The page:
There are various (troubling?) news in the media about Softbank Group (SBG, 9984 JP) and its investments, relating either directly to SBG or to its Softbank Vision Fund (SFV). These news urge me to update my SOTP Valuation for SBG posted in my prior SBG article and to decide what to do with the SBG shares I bought in October 2019.
This is not investment advice. Please read the disclaimer. I might own discussed stock(s) currently or at a later time. I might transact in any securities at any time.
I do currently own shares of Softbank Group.
In general, Softbank employees paint a less than stellar picture of the working conditions and governance at SVF. SBG seems to push private Startup Valuations just by starting providing funding, or from funding round to founding round, showing (paper) profits.
Vitaly argues in his last SBG article that Softbank, could take on more debt in the future for funding its startups (like We Work) and for funding new versions of the Softbank Vision Fund (SVF).
Scott Galloway formulates it this way:
Masayoshi Son created $64 billion in shareholder value, mostly through deft acquisitions. Mr. Son can also boast of perhaps the best venture investment in history, $20 million into Alibaba that became $100 billion. That investment is tantamount to Michael Jordan hitting a grand slam on his first at bat wearing a Birmingham Barons hat.profgalloway.com/third-base
Mr. Son has mistaken luck in venture investing for the ability to responsibly allocate billions based on a gut feeling. The size of SoftBank investments, relative to the diligence, now looks stupid, if not negligent. A writedown on an investment in a dog-walking app may have been avoided had someone in the SoftBank diligence team taken the time to discover they were investing $300 million in … a dog-walking app.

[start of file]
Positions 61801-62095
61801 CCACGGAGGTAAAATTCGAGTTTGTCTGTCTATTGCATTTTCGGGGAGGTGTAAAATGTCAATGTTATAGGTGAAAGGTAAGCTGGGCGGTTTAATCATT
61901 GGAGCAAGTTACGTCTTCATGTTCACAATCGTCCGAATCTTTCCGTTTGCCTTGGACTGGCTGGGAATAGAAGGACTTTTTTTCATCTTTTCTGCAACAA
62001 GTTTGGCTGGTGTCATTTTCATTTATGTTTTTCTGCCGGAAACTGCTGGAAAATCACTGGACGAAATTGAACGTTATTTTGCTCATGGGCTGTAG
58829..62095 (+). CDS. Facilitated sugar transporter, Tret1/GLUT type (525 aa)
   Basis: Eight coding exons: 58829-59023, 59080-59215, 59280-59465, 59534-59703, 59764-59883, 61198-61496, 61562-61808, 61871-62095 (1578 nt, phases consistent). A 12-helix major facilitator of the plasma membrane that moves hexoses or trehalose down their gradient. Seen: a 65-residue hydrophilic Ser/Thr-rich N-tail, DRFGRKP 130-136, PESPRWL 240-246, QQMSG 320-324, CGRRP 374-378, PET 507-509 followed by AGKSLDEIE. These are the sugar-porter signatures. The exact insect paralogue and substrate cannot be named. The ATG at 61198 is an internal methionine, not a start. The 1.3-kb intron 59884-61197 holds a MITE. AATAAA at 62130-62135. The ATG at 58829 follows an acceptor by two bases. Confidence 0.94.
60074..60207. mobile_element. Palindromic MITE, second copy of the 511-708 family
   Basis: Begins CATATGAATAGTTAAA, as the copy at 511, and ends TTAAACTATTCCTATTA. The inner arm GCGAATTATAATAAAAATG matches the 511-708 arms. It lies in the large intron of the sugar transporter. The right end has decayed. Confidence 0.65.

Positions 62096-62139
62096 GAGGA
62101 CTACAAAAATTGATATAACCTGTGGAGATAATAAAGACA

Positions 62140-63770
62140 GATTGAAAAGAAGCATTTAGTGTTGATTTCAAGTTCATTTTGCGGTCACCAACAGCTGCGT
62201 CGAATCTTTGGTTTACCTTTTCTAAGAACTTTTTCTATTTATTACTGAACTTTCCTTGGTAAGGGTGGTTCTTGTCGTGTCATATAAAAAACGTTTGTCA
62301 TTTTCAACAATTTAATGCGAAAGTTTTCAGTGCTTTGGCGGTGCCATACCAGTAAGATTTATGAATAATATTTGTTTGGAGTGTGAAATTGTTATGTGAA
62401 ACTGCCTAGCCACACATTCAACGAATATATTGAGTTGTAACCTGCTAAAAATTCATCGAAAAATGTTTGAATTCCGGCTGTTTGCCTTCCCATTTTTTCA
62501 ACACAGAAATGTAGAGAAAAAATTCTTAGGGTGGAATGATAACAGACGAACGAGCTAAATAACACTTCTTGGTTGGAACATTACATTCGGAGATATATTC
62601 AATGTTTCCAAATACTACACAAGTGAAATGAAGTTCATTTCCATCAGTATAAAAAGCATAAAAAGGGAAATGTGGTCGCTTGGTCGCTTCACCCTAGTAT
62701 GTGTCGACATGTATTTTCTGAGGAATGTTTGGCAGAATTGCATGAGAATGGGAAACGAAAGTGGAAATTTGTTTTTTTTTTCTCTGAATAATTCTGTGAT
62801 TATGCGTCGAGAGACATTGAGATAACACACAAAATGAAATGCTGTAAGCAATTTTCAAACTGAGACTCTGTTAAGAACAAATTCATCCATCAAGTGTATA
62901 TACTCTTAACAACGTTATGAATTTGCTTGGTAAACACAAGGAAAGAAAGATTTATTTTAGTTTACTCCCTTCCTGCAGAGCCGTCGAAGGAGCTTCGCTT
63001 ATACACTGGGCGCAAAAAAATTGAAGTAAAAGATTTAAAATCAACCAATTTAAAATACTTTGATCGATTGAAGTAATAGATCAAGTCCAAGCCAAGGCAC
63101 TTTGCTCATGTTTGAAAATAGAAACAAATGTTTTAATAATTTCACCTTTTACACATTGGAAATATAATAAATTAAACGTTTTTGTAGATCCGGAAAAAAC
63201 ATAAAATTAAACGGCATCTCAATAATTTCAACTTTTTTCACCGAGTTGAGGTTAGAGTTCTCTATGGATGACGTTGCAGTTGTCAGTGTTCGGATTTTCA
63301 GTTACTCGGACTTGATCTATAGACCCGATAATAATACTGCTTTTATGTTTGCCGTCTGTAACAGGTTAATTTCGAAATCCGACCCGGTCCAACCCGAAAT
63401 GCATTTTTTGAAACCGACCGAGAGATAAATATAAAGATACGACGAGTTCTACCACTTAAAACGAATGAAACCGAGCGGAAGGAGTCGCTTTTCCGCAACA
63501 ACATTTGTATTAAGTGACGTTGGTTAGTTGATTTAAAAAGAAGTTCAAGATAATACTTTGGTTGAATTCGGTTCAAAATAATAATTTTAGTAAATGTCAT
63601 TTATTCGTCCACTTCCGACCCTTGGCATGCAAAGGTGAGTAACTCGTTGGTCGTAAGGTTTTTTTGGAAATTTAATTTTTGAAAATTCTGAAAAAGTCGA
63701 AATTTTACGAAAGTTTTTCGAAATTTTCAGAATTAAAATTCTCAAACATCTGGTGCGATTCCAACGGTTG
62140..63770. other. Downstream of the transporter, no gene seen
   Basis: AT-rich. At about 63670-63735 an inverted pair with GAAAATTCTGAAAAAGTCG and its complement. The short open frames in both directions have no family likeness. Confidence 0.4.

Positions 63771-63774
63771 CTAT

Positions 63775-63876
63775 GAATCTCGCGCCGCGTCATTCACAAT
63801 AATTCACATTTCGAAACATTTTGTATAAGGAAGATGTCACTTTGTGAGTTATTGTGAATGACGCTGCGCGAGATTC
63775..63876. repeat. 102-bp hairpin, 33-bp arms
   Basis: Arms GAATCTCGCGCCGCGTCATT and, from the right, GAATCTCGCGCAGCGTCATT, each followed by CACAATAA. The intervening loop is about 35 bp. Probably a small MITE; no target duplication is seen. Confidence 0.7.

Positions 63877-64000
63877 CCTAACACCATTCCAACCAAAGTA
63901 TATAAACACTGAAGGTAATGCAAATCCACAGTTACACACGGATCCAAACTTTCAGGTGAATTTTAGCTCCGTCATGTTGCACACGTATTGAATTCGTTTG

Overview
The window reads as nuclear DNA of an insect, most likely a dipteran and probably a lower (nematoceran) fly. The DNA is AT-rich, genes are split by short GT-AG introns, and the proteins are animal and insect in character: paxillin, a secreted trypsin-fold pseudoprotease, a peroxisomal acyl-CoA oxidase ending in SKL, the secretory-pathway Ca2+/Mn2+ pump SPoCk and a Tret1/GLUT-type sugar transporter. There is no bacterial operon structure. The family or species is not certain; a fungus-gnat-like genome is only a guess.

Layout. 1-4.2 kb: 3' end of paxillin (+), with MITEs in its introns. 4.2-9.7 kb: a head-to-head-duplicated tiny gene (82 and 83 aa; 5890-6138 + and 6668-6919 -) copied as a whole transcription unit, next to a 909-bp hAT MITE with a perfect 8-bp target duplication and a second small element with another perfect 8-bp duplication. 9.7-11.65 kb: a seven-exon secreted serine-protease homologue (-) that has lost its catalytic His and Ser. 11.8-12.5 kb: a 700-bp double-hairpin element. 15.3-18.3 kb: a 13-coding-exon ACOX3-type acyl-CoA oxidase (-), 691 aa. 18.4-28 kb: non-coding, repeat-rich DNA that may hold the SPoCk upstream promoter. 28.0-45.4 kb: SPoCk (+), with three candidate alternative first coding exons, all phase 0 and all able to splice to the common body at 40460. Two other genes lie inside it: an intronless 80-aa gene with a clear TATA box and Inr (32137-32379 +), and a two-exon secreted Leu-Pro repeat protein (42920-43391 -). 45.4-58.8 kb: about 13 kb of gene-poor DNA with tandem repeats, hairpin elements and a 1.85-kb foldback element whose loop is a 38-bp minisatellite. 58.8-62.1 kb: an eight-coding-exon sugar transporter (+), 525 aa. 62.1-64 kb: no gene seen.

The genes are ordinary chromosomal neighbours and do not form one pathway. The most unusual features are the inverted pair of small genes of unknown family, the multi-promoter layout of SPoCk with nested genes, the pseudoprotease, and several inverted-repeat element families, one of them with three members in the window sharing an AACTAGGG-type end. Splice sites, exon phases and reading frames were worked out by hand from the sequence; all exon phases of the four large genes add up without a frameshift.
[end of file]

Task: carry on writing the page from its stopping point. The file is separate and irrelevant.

SBGs Stake (26%) in Alibaba is its most valuable asset, currently worth c. 157 bn USD based on current PpS. A potential sale would most likely trigger substantial payments of capital gains tax, resulting in a net asset value for Alibaba of c. 110 bn USD after a 30% tax applied.
Softbank Corp or SBCs margins could be pressured through new market entrant in the future. SBC is basically the only cash generating asset for SBG, which makes it pretty clear that this company will probably not sold off significantly any time soon. A chart from The economist illustrates the divergence between Profits and Cash Flow as well as the composition of SBGs consolidated Net Debt pretty well:
Sprints (S) Stock performance was rather week since Oct 2019, based on potential blockades on the TMUS merger. If the merger doesn’t work out, Sprints future as the fourth standalone US TelCo is pretty much up in the air.
Economically, SBG sems to (page 9/100) own 60% of WeWork directly and 20% through SVF. The rescue of We Work could (a) turn the overall investment in We Co into a big win, comparable to Sons turnarounds at SBC (Japan Telco business) or (ii) hint at more such endeavors in the future risking SBGs debt profile throwing more good money after bad.
Scot Galloways writes quite negative about on Oravel Stays Pvt. Ltd. or Oyo as its service is known here with reference to a NYT article and here. Oyo seems to report false numbers and to apply forbidden business practices. This fact alone, is not as dramatic for SBG as it dirst sounds, since the invested capital is rather small (‘only‘ 1.5 bn USD). But, there is the possibility that similar proceedings take place at other funded companies and the general notion that the due diligence during investment periods might be lacking certain quality standards.